Archbishop William E. Lori remembered Richmond Bishop Francis Xavier DiLorenzo as a “good moral theologian,” an “excellent seminary rector” and a bishop who “cheerfully did whatever the church asked of him.”
Bishop DiLorenzo, spiritual shepherd of the Diocese of Richmond, Va., since 2004, died Aug. 17 at age 75, according to an announcement on the Richmond diocesan website.
Archbishop Lori knew Bishop DiLorenzo since the late 1980s, when Bishop DiLorenzo was named auxiliary bishop of the Diocese of Scranton, Pa.
Before coming to Richmond, Bishop DiLorenzo served as the apostolic administrator and then bishop of the Diocese of Honolulu.
“He had a personality that was larger than life,” said Archbishop Lori, who had worked with Bishop DiLorenzo more closely in the last five years after being named archbishop of Baltimore. The Diocese of Richmond is part of the Province of Baltimore.
“He had a wonderful sense of humor,” Archbishop Lori said. “He was a realist who understood how to face difficult situations, but he always brought good things out of these situations.”
Archbishop Lori recalled that when he heard his friend’s health was not well earlier this month, he called him.
“He said, ‘You know, I looked over my medical record and found I had never had viral pneumonia before,’” Archbishop Lori recalled. “He said, ‘I thought I had better have that at this time in my life, and so that’s what I got.’”
Even a serious illness was taken in stride and “with a lot of humor,” Archbishop Lori said.
“You also had this sense that there was a great warmth of personality there and a great understanding of human nature,” the archbishop added.
Born in Philadelphia, Bishop DiLorenzo was ordained to the priesthood for the Archdiocese of Philadelphia by Cardinal John Krol in 1968. He served in the Philadelphia Archdiocese in pastoral and educational assignments from 1968 to 1971.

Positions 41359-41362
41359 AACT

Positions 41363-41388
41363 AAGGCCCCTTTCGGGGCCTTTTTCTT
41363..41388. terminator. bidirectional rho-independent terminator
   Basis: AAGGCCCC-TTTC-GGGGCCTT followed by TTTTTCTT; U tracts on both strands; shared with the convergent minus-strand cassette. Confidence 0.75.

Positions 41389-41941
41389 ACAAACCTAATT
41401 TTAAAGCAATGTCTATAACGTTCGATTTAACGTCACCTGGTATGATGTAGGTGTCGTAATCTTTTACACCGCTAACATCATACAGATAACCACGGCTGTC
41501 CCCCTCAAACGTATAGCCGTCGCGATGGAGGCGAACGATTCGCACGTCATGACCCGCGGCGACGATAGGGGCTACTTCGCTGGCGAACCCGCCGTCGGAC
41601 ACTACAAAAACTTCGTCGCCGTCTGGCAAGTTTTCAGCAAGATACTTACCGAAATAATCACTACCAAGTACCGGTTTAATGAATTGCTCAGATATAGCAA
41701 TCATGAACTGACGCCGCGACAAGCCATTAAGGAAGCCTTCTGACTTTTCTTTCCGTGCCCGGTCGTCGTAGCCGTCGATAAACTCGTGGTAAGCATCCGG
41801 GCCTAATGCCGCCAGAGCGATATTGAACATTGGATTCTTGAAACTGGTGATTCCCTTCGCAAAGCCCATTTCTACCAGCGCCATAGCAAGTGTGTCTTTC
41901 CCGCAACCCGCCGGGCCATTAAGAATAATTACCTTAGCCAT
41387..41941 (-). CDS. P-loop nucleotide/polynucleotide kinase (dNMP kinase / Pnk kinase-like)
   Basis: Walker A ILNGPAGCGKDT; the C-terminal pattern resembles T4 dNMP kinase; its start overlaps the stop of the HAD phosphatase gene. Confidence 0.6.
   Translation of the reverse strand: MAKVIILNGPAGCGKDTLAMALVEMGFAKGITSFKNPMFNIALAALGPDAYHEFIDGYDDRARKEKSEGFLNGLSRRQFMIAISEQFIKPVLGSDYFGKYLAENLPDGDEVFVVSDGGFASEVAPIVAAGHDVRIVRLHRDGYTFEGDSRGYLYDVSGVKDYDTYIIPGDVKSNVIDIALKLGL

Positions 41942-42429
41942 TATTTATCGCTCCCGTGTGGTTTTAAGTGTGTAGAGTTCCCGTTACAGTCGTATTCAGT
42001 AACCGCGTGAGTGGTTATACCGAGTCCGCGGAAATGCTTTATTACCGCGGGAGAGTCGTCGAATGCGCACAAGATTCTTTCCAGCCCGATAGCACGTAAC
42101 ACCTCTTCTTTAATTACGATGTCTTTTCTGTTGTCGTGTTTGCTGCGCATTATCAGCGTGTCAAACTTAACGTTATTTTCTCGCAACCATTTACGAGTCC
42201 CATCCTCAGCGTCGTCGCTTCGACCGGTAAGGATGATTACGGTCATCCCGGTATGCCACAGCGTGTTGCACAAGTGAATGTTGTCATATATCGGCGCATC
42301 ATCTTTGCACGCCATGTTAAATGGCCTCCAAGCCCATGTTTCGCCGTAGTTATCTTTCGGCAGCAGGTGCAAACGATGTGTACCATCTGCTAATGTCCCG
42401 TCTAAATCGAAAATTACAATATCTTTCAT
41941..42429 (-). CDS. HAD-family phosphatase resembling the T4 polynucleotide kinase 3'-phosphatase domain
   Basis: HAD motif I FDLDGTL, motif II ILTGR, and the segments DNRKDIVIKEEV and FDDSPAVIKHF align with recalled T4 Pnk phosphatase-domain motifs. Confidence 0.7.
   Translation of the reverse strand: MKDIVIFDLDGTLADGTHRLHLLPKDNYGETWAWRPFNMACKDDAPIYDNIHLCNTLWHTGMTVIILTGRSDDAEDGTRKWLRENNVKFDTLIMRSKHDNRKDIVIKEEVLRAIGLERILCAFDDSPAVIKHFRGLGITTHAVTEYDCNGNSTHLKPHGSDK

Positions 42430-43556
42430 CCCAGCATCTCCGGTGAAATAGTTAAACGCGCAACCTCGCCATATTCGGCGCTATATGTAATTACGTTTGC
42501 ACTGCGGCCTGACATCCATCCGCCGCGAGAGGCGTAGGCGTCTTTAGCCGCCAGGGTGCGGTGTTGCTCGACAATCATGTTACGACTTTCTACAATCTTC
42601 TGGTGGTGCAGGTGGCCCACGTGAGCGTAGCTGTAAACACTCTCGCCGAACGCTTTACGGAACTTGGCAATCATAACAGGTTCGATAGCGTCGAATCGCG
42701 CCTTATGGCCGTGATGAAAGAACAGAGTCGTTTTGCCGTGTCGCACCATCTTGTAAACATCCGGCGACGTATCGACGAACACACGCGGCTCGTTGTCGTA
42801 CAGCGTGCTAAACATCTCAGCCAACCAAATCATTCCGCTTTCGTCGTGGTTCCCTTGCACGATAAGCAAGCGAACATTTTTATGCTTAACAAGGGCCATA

In Rome, he earned a license in sacred theology in 1973 from the Academia Alphonsiana and a doctorate in sacred theology in 1975 from the Pontifical University of St. Thomas Aquinas (Angelicum).
Bishop DiLorenzo served as chaplain and instructor in theology at St. Pius X High School, Pottstown, from 1975 to 1977. In 1977, he was appointed chaplain and associate professor of moral theology at Immaculata College.
In 1983, he became vice rector of St. Charles Borromeo Seminary, becoming rector two years later.
Bishop DiLorenzo was appointed Titular Bishop of Tigia and Auxiliary Bishop of Scranton in 1988. Five years later he was appointed apostolic administrator of the Diocese of Honolulu. On Oct. 4 1994, he became the bishop of Honolulu.
According to the Diocese of Richmond, Bishop DiLorenzo was nominated by the pope as a participant in the 1998 Synod of Bishops for Asia. At the synod, he encouraged more collaboration between Asian and U.S. bishops to serve the growing needs of Catholic Asian immigrants in the United States.
Bishop DiLorenzo was one of the first to call for peace during the chaos- and hate-filled weekend in Charlottesville, when white supremacists holding a rally clashed with counterprotesters Aug. 11 and 12. The events led to the deaths of three people and injuries to more than 19 others. His first statement Aug. 11 was followed by a second one the next day.
“In the last 24 hours, hatred and violence have been on display in the city of Charlottesville,” Bishop DiLorenzo said. “I earnestly pray for peace.”
In a statement about Bishop DiLorenzo’s passing, Bishop Michael F. Burbidge of Arlington said that over the years he knew Bishop DiLorenzo “as a devoted man of God.”
“He has always been highly regarded for his firm grasp of the church’s moral teaching and as a pastoral leader,” he said in a statement. “We share the bond of having been ordained priests of the Archdiocese of Philadelphia and of serving as rector of St. Charles Borromeo Seminary. He will be dearly missed.”
“During my tenure in the Diocese of Arlington, it has been a privilege to serve and collaborate with him,” said the bishop, who was installed to head the Northern Virginia diocese last December. Before that, he was the Bishop of Raleigh, North Carolina.
“I respected and admired his zeal for Christ, his pastoral skills, and his administrative abilities,” Bishop Burbidge said. “His joy for the Catholic faith was evident to everyone who knew him or witnessed his devoted service to God’s people.”
Catholic News Service contributed to this story.